Zimbabwe News and Internet Radio

Mugabe in crisis over Gaddafi death

By Bridget Mananavire

The ouster and eventual death of Libyan dictator Muammar Gaddafi increases pressure, and the possibility of Tripoli’s new rulers to unwind “shady deals” between President Robert Mugabe’s government and the late tyrant.

Muammar Gaddafi killed by rebels he called 'rats'
Muammar Gaddafi killed by rebels he called 'rats'

Zimbabwe is named as one of the destinations for Gaddafi’s money, estimated at $150 billion in both listed and non-listed entities around the world. Apart from banking assets, the late dictator had interests in farming, tourism and mining, and his son Saif al-Islam was in the country last year to scout for more deals.

Mohammad Elbarat, one of the Libyan diplomats expelled from Zimbabwe for supporting Tripoli’s new rulers, the National Transitional Council (NTC), raised the spectre of a reversal of the deals when he handed a dossier on possible plunder to NTC leaders.

The body of Libyan dictator Moammar Gadhafi lies on a mattress in a morgue in Misrata, Libya, Friday, Oct. 21, 2011. The burial of slain leader Moammar Gadhafi has been delayed until the circumstances of his death can be further examined and a decision is made about where to bury the body, Libyan officials said Friday, as the U.N. human rights office called for an investigation into his death.
The body of Libyan dictator Moammar Gadhafi lies on a mattress in a morgue in Misrata, Libya, Friday, Oct. 21, 2011. The burial of slain leader Moammar Gadhafi has been delayed until the circumstances of his death can be further examined and a decision is made about where to bury the body, Libyan officials said Friday, as the U.N. human rights office called for an investigation into his death.

“We have asked the NTC to cancel all the deals that Gaddafi made with Mugabe’s government, and the NTC has agreed since Mugabe’s government is refusing to recognise the NTC,” said Elbarat.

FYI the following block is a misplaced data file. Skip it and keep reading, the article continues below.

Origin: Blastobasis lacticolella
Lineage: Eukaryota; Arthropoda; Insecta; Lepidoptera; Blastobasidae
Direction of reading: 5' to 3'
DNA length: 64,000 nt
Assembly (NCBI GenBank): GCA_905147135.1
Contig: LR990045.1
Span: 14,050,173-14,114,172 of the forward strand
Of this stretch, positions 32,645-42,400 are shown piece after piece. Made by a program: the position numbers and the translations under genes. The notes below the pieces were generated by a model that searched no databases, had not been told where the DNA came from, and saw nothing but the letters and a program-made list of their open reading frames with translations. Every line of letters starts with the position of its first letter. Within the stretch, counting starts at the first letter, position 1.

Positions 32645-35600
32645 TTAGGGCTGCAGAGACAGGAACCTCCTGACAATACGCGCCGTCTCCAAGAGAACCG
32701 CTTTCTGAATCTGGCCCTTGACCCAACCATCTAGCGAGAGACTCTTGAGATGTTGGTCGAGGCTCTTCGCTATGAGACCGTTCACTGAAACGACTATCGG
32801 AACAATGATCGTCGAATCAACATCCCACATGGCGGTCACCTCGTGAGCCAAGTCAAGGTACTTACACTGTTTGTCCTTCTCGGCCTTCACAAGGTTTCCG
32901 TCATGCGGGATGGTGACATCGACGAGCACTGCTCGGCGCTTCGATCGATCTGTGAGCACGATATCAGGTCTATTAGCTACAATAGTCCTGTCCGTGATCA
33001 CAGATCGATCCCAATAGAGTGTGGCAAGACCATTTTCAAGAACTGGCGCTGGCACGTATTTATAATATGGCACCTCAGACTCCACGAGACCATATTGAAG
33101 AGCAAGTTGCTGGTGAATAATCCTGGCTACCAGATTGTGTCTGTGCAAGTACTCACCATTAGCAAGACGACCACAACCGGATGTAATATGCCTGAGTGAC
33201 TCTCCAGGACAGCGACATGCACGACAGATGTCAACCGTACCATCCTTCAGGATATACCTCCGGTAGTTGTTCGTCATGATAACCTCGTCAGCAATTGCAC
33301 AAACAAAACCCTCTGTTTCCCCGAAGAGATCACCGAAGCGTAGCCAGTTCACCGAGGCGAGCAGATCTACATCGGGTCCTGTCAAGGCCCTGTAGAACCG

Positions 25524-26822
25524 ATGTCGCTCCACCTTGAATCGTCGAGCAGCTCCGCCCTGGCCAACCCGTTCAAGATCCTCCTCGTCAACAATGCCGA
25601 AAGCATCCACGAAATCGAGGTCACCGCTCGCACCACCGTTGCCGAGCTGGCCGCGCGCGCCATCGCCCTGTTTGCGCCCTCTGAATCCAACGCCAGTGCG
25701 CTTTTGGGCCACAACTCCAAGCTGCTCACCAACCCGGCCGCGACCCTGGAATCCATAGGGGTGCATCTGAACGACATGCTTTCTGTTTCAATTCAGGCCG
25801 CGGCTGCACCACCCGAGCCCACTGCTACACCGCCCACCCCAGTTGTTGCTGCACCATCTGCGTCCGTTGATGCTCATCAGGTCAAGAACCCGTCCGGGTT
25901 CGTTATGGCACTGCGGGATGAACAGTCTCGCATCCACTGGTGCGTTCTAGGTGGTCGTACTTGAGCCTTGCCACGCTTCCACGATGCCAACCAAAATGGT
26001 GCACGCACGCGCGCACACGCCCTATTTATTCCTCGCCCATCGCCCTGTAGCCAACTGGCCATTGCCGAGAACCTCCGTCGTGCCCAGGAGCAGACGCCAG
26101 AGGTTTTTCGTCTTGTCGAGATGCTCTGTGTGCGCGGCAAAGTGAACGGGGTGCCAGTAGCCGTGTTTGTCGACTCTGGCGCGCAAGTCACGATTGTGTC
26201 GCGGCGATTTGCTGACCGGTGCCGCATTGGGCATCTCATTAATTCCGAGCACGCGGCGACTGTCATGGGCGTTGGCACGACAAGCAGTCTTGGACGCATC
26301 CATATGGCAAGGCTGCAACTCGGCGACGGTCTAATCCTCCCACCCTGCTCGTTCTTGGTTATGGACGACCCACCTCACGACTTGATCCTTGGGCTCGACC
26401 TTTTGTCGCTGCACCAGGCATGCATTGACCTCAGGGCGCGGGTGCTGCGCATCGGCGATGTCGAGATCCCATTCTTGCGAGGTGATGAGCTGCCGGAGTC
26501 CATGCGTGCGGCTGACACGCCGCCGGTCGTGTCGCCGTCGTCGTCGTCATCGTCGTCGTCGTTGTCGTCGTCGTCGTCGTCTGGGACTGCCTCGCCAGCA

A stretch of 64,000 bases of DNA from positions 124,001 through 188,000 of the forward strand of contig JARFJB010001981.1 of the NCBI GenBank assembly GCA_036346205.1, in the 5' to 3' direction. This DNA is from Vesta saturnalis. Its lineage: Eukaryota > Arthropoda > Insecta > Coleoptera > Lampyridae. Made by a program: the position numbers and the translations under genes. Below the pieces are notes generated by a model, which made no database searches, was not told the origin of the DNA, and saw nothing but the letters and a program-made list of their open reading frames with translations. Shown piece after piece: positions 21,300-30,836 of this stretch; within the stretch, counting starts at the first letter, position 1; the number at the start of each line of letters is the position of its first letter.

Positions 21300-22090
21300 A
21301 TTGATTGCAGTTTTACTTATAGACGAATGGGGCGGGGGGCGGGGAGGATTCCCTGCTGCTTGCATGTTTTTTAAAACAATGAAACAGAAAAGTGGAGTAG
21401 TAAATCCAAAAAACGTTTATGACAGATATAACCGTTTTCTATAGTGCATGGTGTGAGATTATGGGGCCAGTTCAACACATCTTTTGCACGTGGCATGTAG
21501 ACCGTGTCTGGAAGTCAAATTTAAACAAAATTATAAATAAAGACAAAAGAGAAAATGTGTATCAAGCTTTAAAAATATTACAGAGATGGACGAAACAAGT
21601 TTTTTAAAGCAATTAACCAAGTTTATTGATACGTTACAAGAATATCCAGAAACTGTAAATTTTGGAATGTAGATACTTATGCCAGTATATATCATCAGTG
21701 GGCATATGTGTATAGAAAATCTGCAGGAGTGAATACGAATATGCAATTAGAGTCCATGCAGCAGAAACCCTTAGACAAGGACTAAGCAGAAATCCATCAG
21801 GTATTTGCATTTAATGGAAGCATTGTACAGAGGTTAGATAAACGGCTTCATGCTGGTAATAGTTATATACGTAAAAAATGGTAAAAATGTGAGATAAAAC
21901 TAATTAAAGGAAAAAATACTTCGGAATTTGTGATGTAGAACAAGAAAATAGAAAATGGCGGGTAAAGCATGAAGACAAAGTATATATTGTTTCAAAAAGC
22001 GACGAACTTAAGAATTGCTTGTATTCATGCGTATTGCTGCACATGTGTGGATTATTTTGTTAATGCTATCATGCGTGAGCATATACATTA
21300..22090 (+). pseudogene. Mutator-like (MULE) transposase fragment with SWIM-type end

“These deals were not done in good faith and we want the NTC to investigate them because we had no documents to follow the transactions and this must be made clear on who benefited and for what purpose,” Elbarat recently told the Daily News from Tripoli.

Zimbabwe expelled Taher Elmagrahi and four other senior diplomats in August for flying the NTC flag at the Harare embassy. Mugabe’s coalition partner Morgan Tsvangirai said the change of baton in Tripoli left the 87-year-old “embarrassed”.

Jubilant fighters also killed Gaddafi's son Muatassim
Jubilant fighters also killed Gaddafi's son Muatassim

Douglas Mwonzora, spokesman for Tsvangirai’s MDC party, said Mugabe was in a fix on how to repair relations after “chasing the Libyan diplomats like dogs.”

“Now that Gaddafi is gone, there is going to be embarrassment on Zimbabwe government on how to relate with Libya,” said Mwonzora.

“A few weeks ago, Mugabe’s side of the coalition government ignored MDC advice not to chase away the Libyan ambassador in favour of someone clearly in the sunset of his political life. As usual, Mugabe displayed arrogance,” he said.

Information minister Webster Shamu yesterday maintained support for the dictator who, with the help of his family, ruled Libya with an iron fist for 42 years.

“Government has closely followed developments unfolding in Libya, especially in the last 24 hours. Zimbabwe just cannot accept what has happened in that African country as a legitimate way of correcting systems on the African continent,” said Shamu, a fierce Mugabe loyalist.

Ordinary Zimbabweans, on the other hand, say Gaddafi got what he deserved, although some feel the death was too brutal. Harare resident Tafadzwa Chirisa, 32, said: “Justice has been done not only for Libyans but Africa because he was a dictator.”

One shop attendant said Gaddafi’s fate showed “justice” will always catch up with leaders who murdered their own people for the sake of power.

“You can never run away from people and justice. He was stubborn. If he had stepped down earlier, none of this would have happened,” she said.

Godknows Kasavi, 21, said: “The man was a cause to many deaths, including children and that is how he died, chaunodyara ndochaunokohwa (you reap what you sow).”  36-year-old Bornface Chavira said: “What I am happy about is that Libyans are now free.” Daily News

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